You are known for conscious lyricism. What do you think of the world of conscious lyricism right now?
I know I am referred to that way but I kind of shy away from that title because it doesn’t mean that you do anything. Like being conscious doesn’t mean that you apply it, it just implies that you know something. I would use the term revolutionary because I take what I can as an artist and turn into something material, you know? I will go and speak to youth from gangs and juvenile prisons, grown up prisons. I work with community organizers and everybody from A to B. from Latino activists, from people suffering because of the immigration crisis, that are having their families divided and children left behind while the parents are deported… I mean these are real thing that I deal with in life. I really do have the FEDS harassing me, like rappers say that s*** ‘cause they want to seem important. You’re not important to them n****s, they don’t give a f*** about you. I really have n****s checking my taxes, harassing me and you know it is what it is. But I don’t do it to glamorize it. It’s not a good life. It’s not a positive thing. But it shows that at least you are doing something.
When you create or perform do you do it for the art itself or because you try to pass a message?
I think it’s a combination of both, because I definitely portray a revolutionary example of what needs to be done that is a part of Hip Hop. That’s what Hip Hop used to be. Hip Hop used to be a lot of these different things. Put together it combined. Now Hip Hop is presented too many times I would say in a commercial aspect as one-dimensional. When we get to the Hip Hop culture it’s still alive. I mean myself and other artists on the underground keep Hip Hop alive because the corporations try to control as much as they possibly can but we are still the pockets of resistance. We are the gorilla warfare. It’s the urban warfare, we’re fighting to the death. I won’t give it up. I won’t allow them to take it over. I won’t allow them to touch it. I’ll carve a f***ing hole in their chest and rip out their heart before I let n****s take that from me.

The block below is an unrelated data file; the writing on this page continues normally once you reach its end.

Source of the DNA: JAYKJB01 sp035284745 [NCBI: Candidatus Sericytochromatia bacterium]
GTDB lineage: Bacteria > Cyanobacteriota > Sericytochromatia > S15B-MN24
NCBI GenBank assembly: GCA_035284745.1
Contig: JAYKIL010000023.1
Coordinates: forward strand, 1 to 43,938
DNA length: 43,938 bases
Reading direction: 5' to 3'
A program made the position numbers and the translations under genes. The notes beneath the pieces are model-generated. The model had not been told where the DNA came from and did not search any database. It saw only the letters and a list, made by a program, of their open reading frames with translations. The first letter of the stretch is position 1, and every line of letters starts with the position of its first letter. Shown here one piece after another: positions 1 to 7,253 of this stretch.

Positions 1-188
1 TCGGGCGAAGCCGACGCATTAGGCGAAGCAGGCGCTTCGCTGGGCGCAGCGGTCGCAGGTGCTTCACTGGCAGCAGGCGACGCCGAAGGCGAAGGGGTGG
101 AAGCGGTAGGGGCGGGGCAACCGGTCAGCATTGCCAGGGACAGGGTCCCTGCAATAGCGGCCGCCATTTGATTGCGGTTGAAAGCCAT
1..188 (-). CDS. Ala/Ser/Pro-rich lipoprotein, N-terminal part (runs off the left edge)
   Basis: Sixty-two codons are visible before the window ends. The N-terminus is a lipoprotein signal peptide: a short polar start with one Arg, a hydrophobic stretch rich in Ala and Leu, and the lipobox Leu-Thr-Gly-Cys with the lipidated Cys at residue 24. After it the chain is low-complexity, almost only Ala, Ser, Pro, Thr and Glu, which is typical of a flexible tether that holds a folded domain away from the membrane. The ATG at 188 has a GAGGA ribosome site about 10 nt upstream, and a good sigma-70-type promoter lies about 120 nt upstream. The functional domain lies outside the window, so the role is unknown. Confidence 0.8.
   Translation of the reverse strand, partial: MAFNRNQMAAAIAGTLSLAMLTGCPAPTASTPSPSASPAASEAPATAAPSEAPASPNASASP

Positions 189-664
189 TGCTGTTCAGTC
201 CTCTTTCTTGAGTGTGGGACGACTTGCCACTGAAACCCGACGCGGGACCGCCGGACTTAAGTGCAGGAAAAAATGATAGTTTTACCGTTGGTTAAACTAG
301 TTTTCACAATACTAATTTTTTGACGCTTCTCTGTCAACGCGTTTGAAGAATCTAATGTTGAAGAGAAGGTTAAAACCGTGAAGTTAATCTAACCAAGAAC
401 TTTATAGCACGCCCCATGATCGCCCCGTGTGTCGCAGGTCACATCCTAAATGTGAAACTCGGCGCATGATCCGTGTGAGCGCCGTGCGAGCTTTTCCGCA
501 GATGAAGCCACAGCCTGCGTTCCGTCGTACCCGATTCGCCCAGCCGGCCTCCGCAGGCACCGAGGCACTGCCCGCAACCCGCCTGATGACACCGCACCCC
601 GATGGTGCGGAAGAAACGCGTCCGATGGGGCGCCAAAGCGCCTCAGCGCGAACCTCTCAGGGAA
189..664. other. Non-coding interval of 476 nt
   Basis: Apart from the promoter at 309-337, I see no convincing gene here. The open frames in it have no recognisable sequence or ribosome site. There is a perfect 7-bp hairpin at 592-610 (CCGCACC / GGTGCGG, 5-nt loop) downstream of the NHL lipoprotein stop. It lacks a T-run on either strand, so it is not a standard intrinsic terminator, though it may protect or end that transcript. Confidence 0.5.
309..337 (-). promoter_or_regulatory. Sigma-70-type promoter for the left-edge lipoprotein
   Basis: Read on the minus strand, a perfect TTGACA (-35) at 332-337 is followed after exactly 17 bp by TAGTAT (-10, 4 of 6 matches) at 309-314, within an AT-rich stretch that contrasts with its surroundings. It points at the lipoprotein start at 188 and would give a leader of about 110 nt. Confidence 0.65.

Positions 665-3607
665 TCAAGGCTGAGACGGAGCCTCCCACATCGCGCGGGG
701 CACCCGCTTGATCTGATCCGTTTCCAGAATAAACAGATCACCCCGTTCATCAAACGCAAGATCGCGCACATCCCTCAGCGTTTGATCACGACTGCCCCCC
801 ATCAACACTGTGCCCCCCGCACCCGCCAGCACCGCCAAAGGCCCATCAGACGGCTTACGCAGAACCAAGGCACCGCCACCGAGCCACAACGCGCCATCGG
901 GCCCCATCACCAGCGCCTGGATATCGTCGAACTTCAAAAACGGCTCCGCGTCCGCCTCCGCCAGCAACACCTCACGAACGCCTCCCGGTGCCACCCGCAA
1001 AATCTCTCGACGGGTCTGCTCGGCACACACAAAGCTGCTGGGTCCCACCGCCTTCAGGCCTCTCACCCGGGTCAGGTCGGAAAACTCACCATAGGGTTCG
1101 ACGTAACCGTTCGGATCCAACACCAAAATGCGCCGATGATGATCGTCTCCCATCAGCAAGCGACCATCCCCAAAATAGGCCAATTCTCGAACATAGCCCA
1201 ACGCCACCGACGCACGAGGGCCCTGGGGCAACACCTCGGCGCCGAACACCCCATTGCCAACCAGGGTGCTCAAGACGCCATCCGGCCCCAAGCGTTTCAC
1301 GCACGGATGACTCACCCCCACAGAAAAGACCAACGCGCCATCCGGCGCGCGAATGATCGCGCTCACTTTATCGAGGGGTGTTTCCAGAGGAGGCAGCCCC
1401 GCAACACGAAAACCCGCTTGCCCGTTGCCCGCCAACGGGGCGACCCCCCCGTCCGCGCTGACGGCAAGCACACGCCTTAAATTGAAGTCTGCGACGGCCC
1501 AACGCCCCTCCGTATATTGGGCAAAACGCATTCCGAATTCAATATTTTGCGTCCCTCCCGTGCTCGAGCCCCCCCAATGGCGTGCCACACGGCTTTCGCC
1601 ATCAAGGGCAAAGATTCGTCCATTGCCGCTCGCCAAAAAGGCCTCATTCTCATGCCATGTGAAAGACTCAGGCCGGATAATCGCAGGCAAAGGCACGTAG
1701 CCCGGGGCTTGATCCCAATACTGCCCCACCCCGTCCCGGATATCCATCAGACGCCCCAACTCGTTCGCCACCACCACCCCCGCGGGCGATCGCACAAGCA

Do you think that people are ready for that?
Well, definitely more revolutionary music, but it has to be hard core. Like I’m saying, our style is not just revolutionary it’s hard core lyrics. It’s street s***. We tell folks about what’s going on in the hood for real, it’s not just preaching. It can’t be. It has to be imaginative. There has to be conceptuality to your music. You can’t just be ‘Yo, government sucks, f*** the police!’ This is too simple. The problems we get in real life are more complex, so we need to address it.
Do you want your music to reach more audience or are you happy where you are now?
No, I’d love to reach more audience, but if my music has to reach more audience by watering itself down, then my music ceases to be my music and it’s somebody else’s s***. It’s always gonna be mine so it’s gonna reach in its purest form. Raw! (laughs satanically)